Chris Coburn:

Well, I think in any large organization, the need is always present to gain the trust and confidence of the people that you have to work with. So for us, the great benefit to have someone like Dr. Joe Hahn so revered throughout the organization and also so visible as someone that was a kind of ever-present element of what we were trying to do. So, I think that establishing those relationships and then maintaining them was very important. I think also a key from my perspective is the fact that no hospital, no university is set up for per se is founded to create commercial outcomes. So you always need to keep in mind that these activities are at times running counter to the more classic outputs and aspirations for the hospital, for the system. So there's a need to, in a sense almost over-communicate.

Chris Coburn:

So at least for me, that meant continuous rounding where you just drop by and call him, the chair of cardiology and talk about what's occurring in his department. What were the needs and what were the issues? And I started a program there and continued it in Boston, where I call on every department chair, every clinical and research leader, at least once a year and ask them face to face, "How are we doing? Can we do better? What our success has been?" So, that idea that you need to over-engage and really live from the perspective of what is the role of our team within this broader environment where patients' lives and larger economic decisions are getting made every day?

Will Morris, MD:

I love that commentary kind of the simple act, but very, very profound act of engagement being authentic and transparent in seeking the advice and guidance. I'm curious either at the clinic experience or at Mass General, the opportunity for innovation going the other way, right? Industry or startups having something, but they have a solution looking for a problem and they need the clinical input or operational input, your thoughts on that approach. How does that kind of balance out from traditional tech transfer and growing stuff as opposed to kind of out in, out?

Chris Coburn:

Right. Yeah. And that has always been a big priority from my standpoint, which is the market realities, the measure, the work of these functions is in the commercial realm. So, being able to interpret and act on what their priorities are is key. So, kind of that constant engagement. In Boston and also in Cleveland, we used a very active external board. In Boston, we now call it the innovation growth board, some of the top venture funds and most innovative companies are represented on there. And from my standpoint, it's almost a lifeline from this area where we need to be able to discern and then act on these commercial dynamics. And that requirement runs across the board and I think once industry sees you as a part, a real partner, collaborative innovation can take place. They need to be able to count on the things that define academic medicine. These insights, the ability to establish group of biology, or to do an implementation on a digital technology, things that have to occur in the laboratory and the care environment of a big system where patients and the related insights and data are available.

Chris Coburn:

Companies will always need that. And so capitalizing on that, I think is driven by their ability to see you as an effective partner.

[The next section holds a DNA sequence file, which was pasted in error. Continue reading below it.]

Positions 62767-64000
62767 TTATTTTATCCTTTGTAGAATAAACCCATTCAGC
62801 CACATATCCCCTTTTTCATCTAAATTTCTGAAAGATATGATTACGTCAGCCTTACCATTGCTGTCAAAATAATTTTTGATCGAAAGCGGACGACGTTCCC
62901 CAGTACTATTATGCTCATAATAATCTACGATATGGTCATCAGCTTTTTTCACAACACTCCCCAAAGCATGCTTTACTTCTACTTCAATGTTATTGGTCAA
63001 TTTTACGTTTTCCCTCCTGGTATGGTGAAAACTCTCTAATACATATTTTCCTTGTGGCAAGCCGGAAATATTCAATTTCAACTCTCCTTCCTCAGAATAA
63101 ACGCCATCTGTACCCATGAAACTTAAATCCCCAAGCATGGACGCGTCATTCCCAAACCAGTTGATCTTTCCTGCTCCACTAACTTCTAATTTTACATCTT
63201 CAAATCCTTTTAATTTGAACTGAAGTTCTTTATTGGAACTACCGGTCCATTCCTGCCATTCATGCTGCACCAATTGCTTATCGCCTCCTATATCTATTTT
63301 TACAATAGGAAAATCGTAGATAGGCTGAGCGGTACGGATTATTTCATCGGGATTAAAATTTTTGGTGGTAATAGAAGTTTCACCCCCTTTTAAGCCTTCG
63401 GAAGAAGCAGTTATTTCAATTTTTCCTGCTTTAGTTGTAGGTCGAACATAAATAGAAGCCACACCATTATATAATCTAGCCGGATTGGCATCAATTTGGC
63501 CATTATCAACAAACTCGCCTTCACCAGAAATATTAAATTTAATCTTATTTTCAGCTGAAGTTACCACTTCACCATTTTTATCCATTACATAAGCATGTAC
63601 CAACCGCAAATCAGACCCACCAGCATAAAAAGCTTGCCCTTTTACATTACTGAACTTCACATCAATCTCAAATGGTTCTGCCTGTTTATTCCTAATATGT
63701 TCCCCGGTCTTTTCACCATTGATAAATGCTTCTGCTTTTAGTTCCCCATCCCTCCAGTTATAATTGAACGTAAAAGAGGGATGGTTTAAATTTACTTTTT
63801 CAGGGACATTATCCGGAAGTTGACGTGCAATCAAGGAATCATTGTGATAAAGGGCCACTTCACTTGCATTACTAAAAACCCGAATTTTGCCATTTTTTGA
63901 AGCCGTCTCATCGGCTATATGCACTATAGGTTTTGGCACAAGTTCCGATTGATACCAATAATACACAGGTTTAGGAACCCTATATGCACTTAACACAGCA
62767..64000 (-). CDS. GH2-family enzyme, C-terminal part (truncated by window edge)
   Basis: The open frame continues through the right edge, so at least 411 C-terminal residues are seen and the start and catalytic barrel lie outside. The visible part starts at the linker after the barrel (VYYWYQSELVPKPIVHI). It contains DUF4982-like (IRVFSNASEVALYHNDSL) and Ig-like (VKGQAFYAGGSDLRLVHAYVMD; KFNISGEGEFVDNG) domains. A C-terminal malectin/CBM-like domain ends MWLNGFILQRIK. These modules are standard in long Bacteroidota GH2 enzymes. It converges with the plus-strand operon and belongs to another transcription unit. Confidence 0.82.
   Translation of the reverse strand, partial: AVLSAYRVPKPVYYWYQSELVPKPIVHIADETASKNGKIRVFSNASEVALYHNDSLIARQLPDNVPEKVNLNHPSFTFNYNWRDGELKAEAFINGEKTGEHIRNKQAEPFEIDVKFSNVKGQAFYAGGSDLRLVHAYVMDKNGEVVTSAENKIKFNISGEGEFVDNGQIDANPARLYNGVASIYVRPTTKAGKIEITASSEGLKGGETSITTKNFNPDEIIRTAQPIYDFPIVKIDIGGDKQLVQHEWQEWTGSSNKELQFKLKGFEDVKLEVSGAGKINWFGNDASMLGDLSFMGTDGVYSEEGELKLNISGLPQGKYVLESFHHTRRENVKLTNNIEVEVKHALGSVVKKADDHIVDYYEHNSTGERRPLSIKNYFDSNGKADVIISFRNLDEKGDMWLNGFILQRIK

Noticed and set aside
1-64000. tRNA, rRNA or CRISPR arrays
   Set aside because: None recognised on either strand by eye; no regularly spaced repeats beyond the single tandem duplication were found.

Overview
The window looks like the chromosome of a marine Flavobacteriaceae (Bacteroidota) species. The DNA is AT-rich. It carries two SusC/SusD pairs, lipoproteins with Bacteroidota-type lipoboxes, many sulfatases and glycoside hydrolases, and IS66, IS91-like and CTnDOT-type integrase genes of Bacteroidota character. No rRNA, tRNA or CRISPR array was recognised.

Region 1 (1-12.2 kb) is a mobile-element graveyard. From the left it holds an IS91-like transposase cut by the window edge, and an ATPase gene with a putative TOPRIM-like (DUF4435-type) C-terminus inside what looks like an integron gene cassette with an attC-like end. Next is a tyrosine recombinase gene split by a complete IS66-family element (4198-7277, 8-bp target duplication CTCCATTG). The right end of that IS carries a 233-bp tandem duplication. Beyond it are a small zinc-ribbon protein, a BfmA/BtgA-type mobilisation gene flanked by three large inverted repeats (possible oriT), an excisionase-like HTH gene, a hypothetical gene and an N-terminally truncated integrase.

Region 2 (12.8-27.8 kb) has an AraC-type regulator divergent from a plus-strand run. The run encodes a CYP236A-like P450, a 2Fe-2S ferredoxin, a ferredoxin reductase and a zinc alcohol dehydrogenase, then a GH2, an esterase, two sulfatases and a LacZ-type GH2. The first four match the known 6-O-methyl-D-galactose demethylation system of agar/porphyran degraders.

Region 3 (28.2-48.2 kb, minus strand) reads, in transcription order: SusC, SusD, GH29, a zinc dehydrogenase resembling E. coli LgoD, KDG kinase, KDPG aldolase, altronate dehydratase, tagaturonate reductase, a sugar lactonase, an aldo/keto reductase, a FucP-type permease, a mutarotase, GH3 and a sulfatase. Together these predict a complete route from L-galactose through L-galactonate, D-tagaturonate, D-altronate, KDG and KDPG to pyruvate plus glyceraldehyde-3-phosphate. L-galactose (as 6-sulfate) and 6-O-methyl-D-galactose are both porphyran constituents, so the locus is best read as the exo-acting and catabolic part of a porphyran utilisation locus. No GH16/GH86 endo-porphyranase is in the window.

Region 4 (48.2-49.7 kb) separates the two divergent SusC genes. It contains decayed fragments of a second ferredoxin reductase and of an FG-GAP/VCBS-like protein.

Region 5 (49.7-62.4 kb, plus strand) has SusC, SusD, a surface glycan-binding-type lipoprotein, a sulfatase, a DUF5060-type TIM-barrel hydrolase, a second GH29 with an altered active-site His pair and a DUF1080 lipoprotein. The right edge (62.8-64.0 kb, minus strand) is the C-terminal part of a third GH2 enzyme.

Akhil Saklecha, MD:

Now, when you were either here at the clinic or where you are now at Mass General Brigham, have you ever taken kind of the the wide spaces that are out there, or the problems that are needing to be solved and go back to the inventors and say, "Can you work in these areas that we've identified as problems," as opposed to waiting for their Eureka moments and bringing things towards you?

Chris Coburn:

Well, Akhil, thanks for that question that exactly characterizes some of the work we're doing now in behavioral health. So, if you look at our three hospitals, Mass General Psychiatry, McLean Hospital, and Brigham And Women's, the combination of the psychiatric and talent in those three institutions, the aggregate of that has to be the largest in the US, I can't imagine anything being bigger. So, on the clinical side, we have an awesome resource trying to [inaudible 00:12:40] with dynamics in the investment and the commercial world is a project we have currently underway. So we've assembled a group of leaders from the industry side, very large, very recognizable companies, investors, and entrepreneurs, to be part of an iterative dialogue with our clinician leadership around areas that I think can represent common ground and then ideally drive some of that back even to the discovery realm and whether it's companies contributing their own insights, their own libraries, where our people are sharing what they see as shortcomings in the realm of commercial products. Ideally that will bring us to new outcomes that might not have happened on their own.

Chris Coburn:

So, that's an example. I think we subscribed to that concept that you can look at unmet needs, a model that we follow a number of times, and there's been good government support for this. I think the State of Ohio has been a great partner with the clinic on programs to be able to drive recognition and ideation around unmet needs and areas of future growth. And as both of you know better than me, there are plenty of fields that are still underserved in terms of the... Let's call it the state of technology for whatever reasons, whether it's investment trends or just kind of historical perspectives around a given field. And in my view, those are ripe for this kind of intervention, if you will around the ability to determine and prioritize around those needs.

Will Morris, MD: